|Bid||5.980 x 0|
|Ask||6.000 x 0|
|Day's Range||5.970 - 6.030|
|52 Week Range||5.700 - 7.090|
|Beta (5Y Monthly)||0.18|
|PE Ratio (TTM)||19.35|
|Earnings Date||Nov 08, 2023 - Nov 13, 2023|
|Forward Dividend & Yield||0.15 (2.53%)|
|Ex-Dividend Date||Jun 14, 2023|
|1y Target Est||7.10|
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May 24 (Reuters) - (The opinions expressed here are those of the author, a columnist for Reuters.) In an extraordinary letter docketed on Tuesday, a Delaware judge said he did not intend to accuse plaintiffs lawyers of sexism when he said that one of their theories in long-running litigation against Oracle Corp founder Larry Ellison and CEO Safra Catz “had some odor of denigrating the abilities of women executives to succeed based on their merits.” “I have, I fear, done plaintiffs’ counsel a disservice,” wrote Vice Chancellor Sam Glasscock of Delaware Chancery Court in Tuesday’s letter. Glasscock’s letter addressed a footnote in his May 12 decision clearing Ellison and Catz of breaching their duties to shareholders.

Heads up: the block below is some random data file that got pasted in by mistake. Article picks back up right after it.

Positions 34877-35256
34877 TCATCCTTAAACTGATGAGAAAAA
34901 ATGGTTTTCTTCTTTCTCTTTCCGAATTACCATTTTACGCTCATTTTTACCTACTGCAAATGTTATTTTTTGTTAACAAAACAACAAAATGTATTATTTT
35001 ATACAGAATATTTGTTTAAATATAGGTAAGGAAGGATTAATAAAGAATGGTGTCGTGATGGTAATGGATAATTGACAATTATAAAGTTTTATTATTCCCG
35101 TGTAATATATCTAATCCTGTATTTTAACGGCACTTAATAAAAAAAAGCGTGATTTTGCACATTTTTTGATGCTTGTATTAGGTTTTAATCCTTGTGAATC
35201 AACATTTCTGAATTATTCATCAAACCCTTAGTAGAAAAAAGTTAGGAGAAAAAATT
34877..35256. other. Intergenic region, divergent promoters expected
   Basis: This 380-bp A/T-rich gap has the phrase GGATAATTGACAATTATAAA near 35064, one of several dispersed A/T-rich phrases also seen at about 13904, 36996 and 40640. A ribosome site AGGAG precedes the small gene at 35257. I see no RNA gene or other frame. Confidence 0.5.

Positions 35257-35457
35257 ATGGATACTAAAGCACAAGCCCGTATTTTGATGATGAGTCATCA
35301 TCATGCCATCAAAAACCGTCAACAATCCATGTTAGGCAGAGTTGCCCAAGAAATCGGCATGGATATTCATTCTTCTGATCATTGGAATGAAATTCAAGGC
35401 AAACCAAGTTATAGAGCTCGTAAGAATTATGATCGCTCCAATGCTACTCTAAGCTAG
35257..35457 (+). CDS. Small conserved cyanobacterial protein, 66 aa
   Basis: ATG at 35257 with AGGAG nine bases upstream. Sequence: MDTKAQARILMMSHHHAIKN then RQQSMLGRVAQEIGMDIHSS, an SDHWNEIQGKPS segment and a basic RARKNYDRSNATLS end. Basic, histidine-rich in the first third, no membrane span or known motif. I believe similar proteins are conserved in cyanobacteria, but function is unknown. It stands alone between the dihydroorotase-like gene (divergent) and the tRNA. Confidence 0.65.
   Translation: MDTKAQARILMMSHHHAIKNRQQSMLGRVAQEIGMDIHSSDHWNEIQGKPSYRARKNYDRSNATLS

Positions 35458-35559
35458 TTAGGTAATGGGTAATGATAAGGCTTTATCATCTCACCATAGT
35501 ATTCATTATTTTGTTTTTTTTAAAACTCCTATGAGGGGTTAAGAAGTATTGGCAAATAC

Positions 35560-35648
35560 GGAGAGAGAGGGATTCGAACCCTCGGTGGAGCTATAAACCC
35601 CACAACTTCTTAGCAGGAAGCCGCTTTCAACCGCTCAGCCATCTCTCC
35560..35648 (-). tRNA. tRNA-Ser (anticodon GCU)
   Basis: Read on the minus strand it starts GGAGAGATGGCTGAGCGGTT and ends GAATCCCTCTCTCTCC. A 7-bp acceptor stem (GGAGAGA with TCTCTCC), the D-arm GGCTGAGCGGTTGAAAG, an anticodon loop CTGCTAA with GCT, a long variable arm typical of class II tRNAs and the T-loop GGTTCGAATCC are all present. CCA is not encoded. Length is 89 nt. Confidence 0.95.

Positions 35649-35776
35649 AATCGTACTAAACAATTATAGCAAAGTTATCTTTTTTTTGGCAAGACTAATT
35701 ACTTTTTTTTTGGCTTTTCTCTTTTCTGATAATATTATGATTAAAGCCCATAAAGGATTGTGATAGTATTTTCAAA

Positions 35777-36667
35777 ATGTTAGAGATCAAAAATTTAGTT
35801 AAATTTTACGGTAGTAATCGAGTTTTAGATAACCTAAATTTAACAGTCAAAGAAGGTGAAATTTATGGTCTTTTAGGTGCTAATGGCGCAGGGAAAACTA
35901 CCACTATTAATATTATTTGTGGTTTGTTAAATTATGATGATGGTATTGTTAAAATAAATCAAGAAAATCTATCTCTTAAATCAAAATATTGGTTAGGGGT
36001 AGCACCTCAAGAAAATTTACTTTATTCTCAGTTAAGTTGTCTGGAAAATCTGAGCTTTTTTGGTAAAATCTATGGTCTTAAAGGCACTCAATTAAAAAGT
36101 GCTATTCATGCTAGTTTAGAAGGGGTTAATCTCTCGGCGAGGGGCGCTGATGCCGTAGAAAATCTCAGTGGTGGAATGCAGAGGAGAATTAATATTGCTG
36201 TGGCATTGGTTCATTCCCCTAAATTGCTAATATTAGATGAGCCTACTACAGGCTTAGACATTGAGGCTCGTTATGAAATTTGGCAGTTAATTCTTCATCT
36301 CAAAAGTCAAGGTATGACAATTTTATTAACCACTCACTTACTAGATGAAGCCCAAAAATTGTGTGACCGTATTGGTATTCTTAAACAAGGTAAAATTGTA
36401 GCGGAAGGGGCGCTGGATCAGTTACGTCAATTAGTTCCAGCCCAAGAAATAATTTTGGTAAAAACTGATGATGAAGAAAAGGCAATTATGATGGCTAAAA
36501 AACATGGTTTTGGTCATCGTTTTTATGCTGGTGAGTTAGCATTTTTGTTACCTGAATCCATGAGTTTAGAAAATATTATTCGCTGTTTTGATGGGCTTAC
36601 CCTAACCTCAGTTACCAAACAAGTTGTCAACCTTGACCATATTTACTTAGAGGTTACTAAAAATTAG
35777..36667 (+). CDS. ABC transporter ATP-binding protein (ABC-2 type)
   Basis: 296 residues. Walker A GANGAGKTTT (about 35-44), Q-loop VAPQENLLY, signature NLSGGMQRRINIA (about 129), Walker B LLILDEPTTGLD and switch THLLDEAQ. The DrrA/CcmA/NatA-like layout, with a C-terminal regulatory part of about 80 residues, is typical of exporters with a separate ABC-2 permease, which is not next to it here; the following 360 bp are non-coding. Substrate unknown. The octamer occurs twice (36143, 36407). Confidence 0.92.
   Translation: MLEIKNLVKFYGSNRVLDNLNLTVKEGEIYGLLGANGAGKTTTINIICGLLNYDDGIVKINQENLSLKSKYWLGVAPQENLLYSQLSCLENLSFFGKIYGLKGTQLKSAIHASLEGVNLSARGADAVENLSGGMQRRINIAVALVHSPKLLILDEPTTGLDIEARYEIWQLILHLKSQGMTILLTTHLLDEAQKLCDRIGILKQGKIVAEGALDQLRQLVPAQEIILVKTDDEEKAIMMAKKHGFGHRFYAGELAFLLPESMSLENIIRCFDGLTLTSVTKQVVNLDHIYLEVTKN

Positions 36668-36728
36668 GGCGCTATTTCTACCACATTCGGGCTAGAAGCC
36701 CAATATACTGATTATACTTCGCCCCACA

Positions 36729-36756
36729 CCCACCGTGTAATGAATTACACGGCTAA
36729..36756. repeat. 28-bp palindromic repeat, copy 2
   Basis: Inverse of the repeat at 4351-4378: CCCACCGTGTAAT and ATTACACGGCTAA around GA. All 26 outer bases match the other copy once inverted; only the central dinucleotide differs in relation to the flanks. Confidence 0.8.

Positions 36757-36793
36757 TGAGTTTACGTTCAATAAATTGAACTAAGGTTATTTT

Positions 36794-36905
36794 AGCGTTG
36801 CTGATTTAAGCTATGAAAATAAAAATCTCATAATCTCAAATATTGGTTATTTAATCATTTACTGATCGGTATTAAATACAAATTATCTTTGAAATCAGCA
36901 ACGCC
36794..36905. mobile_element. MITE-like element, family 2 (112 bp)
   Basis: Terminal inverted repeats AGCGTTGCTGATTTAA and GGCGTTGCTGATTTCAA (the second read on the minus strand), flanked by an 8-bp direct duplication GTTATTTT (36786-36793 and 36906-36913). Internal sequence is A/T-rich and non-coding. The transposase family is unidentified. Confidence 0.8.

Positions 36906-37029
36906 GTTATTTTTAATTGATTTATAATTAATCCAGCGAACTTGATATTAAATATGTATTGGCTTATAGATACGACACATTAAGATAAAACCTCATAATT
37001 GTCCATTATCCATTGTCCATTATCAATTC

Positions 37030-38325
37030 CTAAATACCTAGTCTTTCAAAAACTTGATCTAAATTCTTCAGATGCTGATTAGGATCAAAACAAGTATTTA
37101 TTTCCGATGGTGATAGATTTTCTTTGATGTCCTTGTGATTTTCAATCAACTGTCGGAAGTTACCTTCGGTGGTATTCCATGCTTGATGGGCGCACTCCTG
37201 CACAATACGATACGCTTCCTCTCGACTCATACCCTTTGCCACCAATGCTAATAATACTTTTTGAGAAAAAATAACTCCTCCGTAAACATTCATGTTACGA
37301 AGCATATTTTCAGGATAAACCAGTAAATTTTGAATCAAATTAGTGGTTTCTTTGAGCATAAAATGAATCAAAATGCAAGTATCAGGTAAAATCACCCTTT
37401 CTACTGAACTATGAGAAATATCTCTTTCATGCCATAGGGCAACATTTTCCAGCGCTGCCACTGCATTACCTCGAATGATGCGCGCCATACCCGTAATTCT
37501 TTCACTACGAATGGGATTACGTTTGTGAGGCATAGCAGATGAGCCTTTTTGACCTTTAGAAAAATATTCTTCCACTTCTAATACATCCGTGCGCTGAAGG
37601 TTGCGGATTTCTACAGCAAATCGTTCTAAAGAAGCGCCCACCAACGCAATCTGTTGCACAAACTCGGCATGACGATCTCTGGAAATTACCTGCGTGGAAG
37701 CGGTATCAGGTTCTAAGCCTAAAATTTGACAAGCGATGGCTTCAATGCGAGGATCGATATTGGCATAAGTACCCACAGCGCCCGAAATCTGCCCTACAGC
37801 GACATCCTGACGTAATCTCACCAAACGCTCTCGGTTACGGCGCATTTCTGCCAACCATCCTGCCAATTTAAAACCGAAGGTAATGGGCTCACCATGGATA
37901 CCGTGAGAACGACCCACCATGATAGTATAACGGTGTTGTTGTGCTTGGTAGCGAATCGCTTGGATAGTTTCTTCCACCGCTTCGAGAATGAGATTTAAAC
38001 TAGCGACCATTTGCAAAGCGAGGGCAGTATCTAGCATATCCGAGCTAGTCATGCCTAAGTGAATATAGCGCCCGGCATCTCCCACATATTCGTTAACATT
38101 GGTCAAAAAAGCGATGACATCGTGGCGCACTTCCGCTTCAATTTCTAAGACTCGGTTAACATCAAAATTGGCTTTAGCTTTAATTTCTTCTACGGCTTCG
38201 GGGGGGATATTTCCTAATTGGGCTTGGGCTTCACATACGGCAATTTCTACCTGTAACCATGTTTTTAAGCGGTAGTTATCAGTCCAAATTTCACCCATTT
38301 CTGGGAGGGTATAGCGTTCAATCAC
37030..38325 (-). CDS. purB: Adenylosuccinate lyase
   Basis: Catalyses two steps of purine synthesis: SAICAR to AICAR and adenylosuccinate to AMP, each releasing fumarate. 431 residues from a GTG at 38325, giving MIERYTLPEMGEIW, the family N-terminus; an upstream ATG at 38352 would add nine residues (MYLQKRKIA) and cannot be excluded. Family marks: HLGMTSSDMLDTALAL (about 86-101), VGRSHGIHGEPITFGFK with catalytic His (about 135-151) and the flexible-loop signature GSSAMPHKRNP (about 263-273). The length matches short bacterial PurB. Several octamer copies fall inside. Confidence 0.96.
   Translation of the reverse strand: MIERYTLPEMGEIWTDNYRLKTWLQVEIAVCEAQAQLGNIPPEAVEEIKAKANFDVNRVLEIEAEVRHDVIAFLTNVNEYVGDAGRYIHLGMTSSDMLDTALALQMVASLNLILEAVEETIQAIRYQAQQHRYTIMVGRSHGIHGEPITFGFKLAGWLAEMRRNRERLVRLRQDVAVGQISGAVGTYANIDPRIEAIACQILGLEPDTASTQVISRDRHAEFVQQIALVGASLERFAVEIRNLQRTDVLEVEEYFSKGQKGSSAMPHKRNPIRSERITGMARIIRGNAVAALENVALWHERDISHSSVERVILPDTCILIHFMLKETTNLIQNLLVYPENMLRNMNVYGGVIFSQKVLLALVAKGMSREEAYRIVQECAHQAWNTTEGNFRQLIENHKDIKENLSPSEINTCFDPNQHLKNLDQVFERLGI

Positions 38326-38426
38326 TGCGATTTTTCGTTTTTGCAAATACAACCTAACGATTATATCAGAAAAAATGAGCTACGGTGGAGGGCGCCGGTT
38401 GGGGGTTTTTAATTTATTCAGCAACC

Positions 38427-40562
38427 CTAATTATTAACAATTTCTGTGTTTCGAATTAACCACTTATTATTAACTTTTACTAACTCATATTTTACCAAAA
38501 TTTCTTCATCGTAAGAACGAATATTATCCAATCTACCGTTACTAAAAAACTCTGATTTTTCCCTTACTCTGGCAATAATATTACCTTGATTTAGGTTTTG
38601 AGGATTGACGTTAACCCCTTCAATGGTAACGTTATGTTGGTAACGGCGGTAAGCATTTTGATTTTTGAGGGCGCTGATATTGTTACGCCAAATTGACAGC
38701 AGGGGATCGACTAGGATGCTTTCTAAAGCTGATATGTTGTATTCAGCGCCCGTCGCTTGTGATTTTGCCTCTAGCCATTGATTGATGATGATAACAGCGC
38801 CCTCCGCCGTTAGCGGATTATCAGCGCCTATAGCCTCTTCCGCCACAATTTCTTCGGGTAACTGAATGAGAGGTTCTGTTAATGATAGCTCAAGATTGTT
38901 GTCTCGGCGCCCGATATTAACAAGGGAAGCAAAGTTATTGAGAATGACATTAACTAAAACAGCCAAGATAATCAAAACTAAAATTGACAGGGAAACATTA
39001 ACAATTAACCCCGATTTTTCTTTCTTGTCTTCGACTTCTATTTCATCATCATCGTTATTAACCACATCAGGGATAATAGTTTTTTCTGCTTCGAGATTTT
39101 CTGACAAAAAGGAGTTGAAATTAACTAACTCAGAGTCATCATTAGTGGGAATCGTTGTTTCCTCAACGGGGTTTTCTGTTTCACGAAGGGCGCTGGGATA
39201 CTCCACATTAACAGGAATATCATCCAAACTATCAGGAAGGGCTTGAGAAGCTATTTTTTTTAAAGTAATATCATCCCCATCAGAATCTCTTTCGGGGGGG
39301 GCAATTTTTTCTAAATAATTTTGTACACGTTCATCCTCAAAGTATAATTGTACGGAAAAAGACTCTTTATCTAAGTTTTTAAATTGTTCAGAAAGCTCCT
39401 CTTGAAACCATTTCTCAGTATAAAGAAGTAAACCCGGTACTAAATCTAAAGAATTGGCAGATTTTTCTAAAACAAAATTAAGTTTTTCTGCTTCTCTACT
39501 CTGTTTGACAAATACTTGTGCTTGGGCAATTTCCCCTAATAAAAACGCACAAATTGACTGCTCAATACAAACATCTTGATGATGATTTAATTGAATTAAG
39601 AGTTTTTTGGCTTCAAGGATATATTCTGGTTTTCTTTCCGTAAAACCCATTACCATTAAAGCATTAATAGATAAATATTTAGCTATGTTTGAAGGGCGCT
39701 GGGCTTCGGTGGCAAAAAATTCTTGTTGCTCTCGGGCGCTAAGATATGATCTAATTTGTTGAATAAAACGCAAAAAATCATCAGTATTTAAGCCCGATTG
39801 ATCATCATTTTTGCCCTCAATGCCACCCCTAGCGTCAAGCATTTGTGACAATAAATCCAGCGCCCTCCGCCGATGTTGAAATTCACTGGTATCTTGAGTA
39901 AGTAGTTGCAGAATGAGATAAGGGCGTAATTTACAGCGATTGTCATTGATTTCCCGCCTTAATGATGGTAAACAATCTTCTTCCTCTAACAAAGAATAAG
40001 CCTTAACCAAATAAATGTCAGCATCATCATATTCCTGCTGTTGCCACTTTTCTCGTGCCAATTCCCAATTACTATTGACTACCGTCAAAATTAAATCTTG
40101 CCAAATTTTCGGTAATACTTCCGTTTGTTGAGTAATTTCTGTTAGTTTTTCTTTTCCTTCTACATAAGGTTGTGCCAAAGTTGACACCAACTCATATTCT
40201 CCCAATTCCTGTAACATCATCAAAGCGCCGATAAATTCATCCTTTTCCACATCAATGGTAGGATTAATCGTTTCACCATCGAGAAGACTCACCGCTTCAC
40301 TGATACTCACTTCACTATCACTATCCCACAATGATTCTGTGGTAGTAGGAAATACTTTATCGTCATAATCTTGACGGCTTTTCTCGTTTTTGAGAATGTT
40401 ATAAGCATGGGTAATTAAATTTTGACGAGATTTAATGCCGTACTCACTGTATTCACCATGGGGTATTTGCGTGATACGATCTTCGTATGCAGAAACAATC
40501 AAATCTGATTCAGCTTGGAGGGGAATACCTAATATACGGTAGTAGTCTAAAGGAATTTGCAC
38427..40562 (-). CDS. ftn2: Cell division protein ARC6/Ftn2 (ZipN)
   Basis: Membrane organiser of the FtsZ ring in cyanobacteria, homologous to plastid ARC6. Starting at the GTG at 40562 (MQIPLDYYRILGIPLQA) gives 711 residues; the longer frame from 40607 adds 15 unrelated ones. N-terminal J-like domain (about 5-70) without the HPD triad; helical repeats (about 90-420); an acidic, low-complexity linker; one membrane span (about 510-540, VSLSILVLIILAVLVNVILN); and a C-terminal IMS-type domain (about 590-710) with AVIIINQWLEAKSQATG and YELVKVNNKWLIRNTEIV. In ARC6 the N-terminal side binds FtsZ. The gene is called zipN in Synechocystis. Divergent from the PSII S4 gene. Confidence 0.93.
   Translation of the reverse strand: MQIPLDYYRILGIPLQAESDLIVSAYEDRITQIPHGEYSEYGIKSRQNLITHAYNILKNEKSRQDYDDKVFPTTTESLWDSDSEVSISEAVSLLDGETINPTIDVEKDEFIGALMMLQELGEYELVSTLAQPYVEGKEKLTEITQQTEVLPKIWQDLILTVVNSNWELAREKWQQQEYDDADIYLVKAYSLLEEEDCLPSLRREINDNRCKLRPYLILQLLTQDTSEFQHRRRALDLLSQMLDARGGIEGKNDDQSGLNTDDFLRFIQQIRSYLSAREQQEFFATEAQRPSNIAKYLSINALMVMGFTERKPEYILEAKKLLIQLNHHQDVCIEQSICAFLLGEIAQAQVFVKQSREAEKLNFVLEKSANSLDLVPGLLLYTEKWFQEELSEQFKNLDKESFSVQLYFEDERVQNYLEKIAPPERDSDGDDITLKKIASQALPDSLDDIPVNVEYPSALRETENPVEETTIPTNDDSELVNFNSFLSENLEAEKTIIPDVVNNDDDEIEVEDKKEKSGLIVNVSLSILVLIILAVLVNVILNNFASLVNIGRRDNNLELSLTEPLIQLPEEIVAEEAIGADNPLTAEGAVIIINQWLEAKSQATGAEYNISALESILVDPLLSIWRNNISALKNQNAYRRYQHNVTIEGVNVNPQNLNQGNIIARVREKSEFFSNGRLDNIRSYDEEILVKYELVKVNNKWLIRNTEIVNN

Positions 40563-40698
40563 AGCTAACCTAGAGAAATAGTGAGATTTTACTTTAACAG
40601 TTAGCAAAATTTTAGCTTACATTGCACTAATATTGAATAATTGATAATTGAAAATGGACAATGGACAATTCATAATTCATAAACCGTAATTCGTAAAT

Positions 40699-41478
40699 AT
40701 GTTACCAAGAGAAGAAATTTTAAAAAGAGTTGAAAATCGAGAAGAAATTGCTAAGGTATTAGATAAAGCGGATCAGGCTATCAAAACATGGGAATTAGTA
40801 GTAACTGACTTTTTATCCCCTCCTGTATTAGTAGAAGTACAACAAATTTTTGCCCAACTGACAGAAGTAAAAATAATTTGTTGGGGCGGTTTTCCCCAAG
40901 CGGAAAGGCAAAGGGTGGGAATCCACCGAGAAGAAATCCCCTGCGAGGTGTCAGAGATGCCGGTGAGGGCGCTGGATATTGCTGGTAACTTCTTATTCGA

(Reuters) - (The opinions expressed here are those of the author, a columnist for Reuters.) A Delaware judge delivered a gut-punch to plaintiffs lawyers when he sided on Friday with Oracle Corp founder Larry Ellison and co-CEO Safra Catz in a long-running case accusing them of overpaying for NetSuite Inc to score a big payday for Ellison. But that wasn’t the only blow: The judge also took a swipe at law firms Robbins Geller Rudman & Dowd and Friedlander & Gorris for theorizing that Oracle board member Renee James, a onetime president at Intel Corp who chaired the special board committee that negotiated the $9.3 billion deal to acquire NetSuite in 2016, was not independent because she needed Ellison’s help to advance her career. That theory, wrote Vice Chancellor Sam Glasscock of the Delaware Chancery Court, was not just “strongly disproved” by the evidence at trial but also seemed to have a misogynistic subtext.
A Delaware judge has ruled in favor of Oracle founder Larry Ellison in a shareholder lawsuit alleging that he coerced the technology company’s board into paying a grossly inflated price to acquire software company NetSuite Corp. in 2016. Vice Chancellor Samuel Glasscock III on Friday rejected the plaintiffs’ allegation that Oracle’s acquisition was not entitled to the deference traditionally shown corporate decision-makers under Delaware’s “business judgment” rule. The shareholders argued that the $9.3 billion deal should be subjected to a more rigorous “entire fairness” review because Ellison was both a controlling shareholder of Oracle at the time and owned almost 40% of shares in NetSuite, which he cofounded in 1998.